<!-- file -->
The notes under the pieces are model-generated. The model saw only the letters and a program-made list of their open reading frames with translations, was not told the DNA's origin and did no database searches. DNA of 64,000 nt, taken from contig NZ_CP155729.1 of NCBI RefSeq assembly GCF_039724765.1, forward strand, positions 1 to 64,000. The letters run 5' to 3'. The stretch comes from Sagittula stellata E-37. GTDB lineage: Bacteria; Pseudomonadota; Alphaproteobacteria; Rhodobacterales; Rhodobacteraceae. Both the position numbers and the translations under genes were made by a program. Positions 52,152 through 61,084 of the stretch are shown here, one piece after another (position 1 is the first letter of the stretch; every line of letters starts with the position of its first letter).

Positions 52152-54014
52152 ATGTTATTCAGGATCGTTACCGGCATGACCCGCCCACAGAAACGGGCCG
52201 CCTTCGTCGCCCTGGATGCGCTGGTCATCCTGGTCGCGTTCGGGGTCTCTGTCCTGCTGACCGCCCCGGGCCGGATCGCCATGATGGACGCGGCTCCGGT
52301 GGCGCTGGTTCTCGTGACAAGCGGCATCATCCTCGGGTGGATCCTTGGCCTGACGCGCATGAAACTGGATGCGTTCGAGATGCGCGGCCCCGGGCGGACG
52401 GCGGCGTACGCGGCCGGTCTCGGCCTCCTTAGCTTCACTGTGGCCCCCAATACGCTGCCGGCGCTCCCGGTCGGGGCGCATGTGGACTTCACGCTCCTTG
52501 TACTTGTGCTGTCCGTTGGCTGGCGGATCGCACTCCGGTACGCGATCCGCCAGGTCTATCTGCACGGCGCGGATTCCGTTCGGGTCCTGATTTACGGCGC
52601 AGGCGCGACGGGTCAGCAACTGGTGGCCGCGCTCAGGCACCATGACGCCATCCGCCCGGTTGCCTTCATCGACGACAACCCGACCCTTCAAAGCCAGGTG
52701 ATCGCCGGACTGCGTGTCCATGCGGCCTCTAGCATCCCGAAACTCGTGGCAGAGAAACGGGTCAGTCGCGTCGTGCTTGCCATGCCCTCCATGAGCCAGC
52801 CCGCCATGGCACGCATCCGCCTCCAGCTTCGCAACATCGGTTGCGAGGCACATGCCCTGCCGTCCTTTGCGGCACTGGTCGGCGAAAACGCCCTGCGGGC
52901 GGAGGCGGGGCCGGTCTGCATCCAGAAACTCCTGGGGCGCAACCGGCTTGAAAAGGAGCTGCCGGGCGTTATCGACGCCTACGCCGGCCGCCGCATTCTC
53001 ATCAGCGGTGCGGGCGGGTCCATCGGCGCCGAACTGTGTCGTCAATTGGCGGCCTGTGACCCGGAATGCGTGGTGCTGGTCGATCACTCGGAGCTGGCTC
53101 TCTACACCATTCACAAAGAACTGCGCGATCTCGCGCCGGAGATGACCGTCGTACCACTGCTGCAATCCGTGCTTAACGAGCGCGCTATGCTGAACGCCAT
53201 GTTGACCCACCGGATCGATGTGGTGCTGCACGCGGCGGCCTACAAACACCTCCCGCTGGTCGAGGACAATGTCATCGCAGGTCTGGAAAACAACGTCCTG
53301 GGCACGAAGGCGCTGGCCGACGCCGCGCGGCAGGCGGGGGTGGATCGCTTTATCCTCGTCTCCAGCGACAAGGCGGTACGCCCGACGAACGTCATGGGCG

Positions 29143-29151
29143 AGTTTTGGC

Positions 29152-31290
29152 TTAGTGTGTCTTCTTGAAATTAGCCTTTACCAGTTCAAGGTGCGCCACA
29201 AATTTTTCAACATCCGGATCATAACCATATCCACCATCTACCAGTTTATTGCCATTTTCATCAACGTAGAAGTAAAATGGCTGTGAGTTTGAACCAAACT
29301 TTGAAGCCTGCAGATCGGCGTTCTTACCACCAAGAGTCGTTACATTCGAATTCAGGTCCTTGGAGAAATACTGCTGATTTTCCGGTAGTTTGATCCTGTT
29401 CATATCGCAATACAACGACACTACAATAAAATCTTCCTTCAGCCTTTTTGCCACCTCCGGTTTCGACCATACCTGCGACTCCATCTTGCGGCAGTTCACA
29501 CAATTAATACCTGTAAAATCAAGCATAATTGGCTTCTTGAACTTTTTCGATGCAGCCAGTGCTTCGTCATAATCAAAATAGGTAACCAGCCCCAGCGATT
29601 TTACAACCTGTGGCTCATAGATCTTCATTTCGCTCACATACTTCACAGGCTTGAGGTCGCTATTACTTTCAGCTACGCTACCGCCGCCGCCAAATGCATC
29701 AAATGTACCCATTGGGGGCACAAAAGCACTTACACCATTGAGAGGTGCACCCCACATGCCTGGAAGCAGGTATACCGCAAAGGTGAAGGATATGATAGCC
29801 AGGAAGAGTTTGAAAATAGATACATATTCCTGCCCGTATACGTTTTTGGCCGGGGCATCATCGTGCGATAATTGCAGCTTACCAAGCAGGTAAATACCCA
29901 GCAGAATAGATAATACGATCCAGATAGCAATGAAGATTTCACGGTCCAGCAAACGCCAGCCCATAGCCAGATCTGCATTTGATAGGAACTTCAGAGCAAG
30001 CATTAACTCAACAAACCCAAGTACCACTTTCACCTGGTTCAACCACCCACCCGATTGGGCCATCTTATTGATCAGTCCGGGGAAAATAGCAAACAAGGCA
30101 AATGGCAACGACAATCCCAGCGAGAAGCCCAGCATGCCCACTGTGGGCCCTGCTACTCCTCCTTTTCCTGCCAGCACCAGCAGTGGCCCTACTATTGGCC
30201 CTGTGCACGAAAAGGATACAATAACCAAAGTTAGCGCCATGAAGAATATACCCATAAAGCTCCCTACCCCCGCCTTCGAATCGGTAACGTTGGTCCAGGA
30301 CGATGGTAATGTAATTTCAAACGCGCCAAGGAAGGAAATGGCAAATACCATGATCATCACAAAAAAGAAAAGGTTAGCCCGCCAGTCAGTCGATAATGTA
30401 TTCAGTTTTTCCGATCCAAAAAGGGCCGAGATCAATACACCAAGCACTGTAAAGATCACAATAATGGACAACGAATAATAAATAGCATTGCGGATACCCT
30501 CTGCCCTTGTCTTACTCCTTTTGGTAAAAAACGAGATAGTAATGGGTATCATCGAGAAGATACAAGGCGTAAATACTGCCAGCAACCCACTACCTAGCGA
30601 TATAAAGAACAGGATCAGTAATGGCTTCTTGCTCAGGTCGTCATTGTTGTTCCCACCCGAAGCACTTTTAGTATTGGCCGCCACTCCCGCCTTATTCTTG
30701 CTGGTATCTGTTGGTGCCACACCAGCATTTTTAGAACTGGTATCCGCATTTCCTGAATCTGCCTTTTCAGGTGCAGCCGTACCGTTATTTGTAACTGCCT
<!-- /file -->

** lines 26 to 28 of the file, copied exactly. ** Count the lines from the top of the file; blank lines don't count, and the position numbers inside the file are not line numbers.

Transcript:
29801 AGGAAGAGTTTGAAAATAGATACATATTCCTGCCCGTATACGTTTTTGGCCGGGGCATCATCGTGCGATAATTGCAGCTTACCAAGCAGGTAAATACCCA
29901 GCAGAATAGATAATACGATCCAGATAGCAATGAAGATTTCACGGTCCAGCAAACGCCAGCCCATAGCCAGATCTGCATTTGATAGGAACTTCAGAGCAAG
30001 CATTAACTCAACAAACCCAAGTACCACTTTCACCTGGTTCAACCACCCACCCGATTGGGCCATCTTATTGATCAGTCCGGGGAAAATAGCAAACAAGGCA